In addition, a number of shareholders have inundated the court's inbox with letters and emails (60 as of this writing) in a mad attempt to reopen the case for an Equity Committee.
The letters from shareholders vary in purpose and quality, but among their requests are: calls to prosecute
Paul Gaynor (former First Wind CEO), Larry Summers (Chief of National Economic Council), Rahm Emanual (former White House Chief of Staff), Steve Scharzman (CEO of Blackstone), and John Podesta (Lobbyist for Renewable Energy) of wide spread collusion, corruption, and fraud; as well as several pleas to reverse the Official Equity Committee denial
What is clear is that starting in late 2014 there appears to be a change in strategy. Prior to this point (highlighted in green), the Terraforms' debt is increasing incrementally with their assets received from SunEdison, and the transaction is pretty clear in both the buyer and sellers' books. However, at the start of 2015 SunEdison's balance begins to turn exponentially worse. Their assets decrease substantially as they drop them down into the yieldcos but their debt does not keep pace. Instead, debt grows substantially while the Terraform Power and Terraform Global's debt remains relatively flat. This change becomes most pronounced late 2015/early 2016. Terraform Power's assets grew by $2.7 billion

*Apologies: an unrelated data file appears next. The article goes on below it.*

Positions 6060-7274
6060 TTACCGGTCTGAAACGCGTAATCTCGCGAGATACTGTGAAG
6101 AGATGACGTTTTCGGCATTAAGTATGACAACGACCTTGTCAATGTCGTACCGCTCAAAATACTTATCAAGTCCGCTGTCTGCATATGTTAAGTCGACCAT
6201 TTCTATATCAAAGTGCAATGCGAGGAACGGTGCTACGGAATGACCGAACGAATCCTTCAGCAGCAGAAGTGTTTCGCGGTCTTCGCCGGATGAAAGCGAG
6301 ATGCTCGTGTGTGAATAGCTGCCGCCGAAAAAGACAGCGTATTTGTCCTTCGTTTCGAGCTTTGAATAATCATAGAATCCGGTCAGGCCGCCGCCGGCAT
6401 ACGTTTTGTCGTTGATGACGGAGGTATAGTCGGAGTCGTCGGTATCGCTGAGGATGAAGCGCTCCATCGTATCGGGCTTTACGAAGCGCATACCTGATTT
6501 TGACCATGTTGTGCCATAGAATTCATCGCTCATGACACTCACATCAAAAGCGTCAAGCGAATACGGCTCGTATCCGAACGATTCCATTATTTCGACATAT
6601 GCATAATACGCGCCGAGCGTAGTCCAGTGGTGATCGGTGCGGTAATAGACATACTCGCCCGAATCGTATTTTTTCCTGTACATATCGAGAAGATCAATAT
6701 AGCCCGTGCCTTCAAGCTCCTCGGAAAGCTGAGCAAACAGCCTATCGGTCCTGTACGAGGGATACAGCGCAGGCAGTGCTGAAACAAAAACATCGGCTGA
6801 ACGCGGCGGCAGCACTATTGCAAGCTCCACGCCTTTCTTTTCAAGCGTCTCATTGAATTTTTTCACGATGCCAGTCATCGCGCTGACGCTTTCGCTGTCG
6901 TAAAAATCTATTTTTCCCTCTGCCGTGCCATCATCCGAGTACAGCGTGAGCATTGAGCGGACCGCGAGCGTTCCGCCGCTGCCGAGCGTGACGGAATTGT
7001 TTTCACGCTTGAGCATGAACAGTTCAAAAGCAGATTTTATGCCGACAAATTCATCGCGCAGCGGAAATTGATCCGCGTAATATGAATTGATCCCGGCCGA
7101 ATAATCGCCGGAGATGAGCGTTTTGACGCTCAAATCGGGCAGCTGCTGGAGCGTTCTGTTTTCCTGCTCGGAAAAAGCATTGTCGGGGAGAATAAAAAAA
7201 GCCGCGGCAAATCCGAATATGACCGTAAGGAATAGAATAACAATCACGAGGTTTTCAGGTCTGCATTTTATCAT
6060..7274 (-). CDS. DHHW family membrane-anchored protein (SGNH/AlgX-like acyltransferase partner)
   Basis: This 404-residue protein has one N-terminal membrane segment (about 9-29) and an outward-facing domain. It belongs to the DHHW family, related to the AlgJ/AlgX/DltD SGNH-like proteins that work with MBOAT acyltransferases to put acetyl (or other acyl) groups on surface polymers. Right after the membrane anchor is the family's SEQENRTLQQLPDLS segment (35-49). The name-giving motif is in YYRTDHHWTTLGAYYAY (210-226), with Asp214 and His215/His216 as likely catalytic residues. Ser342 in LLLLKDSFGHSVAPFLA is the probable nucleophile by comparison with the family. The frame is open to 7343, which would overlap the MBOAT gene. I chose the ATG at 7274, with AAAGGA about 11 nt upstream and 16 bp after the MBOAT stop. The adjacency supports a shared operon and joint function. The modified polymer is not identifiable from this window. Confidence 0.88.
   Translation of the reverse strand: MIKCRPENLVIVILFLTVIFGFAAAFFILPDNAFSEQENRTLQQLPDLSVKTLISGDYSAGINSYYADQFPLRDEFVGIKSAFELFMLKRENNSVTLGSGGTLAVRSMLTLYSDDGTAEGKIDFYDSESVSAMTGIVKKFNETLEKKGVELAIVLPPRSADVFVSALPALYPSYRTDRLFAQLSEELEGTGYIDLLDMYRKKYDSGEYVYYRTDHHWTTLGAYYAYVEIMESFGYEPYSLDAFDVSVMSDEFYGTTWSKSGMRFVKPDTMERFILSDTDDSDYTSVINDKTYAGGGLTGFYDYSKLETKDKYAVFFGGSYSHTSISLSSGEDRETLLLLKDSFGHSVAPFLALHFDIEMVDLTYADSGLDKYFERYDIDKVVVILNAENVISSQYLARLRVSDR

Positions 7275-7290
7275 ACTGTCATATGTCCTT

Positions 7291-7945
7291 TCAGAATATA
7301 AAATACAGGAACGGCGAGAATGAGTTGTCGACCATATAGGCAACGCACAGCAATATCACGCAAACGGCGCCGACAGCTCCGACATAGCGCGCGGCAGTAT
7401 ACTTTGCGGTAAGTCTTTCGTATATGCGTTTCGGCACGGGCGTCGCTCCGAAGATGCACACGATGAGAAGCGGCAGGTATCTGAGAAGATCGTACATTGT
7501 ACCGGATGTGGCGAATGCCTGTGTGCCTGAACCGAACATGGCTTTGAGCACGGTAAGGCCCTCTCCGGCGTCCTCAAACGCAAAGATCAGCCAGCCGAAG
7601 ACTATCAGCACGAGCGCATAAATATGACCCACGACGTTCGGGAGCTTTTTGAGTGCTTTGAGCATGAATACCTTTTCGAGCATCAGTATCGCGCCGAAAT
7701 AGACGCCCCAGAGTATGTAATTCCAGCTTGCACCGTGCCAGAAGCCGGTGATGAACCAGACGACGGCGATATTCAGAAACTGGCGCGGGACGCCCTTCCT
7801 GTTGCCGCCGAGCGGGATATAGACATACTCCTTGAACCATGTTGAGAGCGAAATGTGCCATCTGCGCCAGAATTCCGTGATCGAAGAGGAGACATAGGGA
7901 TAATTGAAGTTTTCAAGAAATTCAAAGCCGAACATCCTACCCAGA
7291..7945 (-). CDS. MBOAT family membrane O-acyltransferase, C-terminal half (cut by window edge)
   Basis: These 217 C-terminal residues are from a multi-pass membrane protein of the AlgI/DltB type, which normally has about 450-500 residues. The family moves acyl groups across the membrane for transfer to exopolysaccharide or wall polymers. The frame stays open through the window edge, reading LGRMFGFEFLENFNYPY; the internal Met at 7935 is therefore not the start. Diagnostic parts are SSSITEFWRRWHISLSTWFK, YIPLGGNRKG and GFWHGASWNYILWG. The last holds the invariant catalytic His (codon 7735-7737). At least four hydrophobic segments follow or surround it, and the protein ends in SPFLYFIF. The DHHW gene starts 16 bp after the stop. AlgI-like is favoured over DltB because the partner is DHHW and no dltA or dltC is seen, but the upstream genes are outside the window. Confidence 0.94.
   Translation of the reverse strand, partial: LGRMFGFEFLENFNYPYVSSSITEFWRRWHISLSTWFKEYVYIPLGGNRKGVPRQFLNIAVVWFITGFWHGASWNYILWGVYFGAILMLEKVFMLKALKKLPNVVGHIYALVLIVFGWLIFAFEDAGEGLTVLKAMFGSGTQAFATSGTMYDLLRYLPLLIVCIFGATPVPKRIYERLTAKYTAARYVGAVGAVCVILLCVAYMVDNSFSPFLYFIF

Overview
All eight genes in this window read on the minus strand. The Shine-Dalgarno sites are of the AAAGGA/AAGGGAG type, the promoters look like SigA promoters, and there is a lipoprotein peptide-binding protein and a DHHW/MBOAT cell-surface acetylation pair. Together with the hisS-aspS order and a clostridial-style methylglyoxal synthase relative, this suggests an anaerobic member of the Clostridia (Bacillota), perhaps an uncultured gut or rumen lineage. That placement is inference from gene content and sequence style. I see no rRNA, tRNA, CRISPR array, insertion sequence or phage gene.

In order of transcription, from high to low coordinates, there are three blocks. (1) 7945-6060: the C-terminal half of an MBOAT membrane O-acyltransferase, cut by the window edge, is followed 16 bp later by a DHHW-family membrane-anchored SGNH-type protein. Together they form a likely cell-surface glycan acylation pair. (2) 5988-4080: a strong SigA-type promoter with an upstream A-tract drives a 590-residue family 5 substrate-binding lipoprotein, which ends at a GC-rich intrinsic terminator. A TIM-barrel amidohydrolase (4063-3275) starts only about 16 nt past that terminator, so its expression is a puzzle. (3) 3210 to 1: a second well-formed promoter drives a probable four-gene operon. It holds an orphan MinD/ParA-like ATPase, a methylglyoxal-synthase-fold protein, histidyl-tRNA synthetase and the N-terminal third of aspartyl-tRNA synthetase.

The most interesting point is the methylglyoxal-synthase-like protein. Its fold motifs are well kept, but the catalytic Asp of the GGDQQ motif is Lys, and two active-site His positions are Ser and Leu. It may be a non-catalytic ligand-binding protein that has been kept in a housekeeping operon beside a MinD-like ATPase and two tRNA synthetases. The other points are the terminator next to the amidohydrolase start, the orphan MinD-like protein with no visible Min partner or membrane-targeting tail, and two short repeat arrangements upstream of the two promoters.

, while their debt only increased $800 million. The deltas are somewhat hidden in the consolidated reporting because the overall balance sheet looks healthy as shown below:
It would appear that SunEdison was dropping assets into their yieldcos while keeping all of the debt on its books. This is what is sparking the theories and accusations of fraud. Because this action, if true, makes the entire bankruptcy appear planned from the beginning to strip the debt from the assets.
Jordan Danelz s letter
claims this was possible because SunEdison was buying whole entities (such as First Wind and attempted Vivint Solar (NYSE: VSLR
) for high premiums, and then keeping the shell of the entity as a subsidiary (with all of the associated debt) while dropping the assets. This was something that I discovered as unusual several months ago. At the time, I noticed SunEdison's First Wind subsidiary was not creating any revenue
, despite SunEdison paying close to $2 billion for it.
This is a critical juncture between the Secured and Unsecured Creditors. Both sides are fighting over which path is best for the estate. In the meantime, Judge Bernstein demanded that SunEdison address
the recent shareholders' letters. Perhaps re-evaluating the need for an Equity Committee, he asked if SunEdison had indeed gotten "rich" during the bankruptcy process. As it stands, shareholders are without representation and they have made it clear that their voice will be heard through constant letters to the court.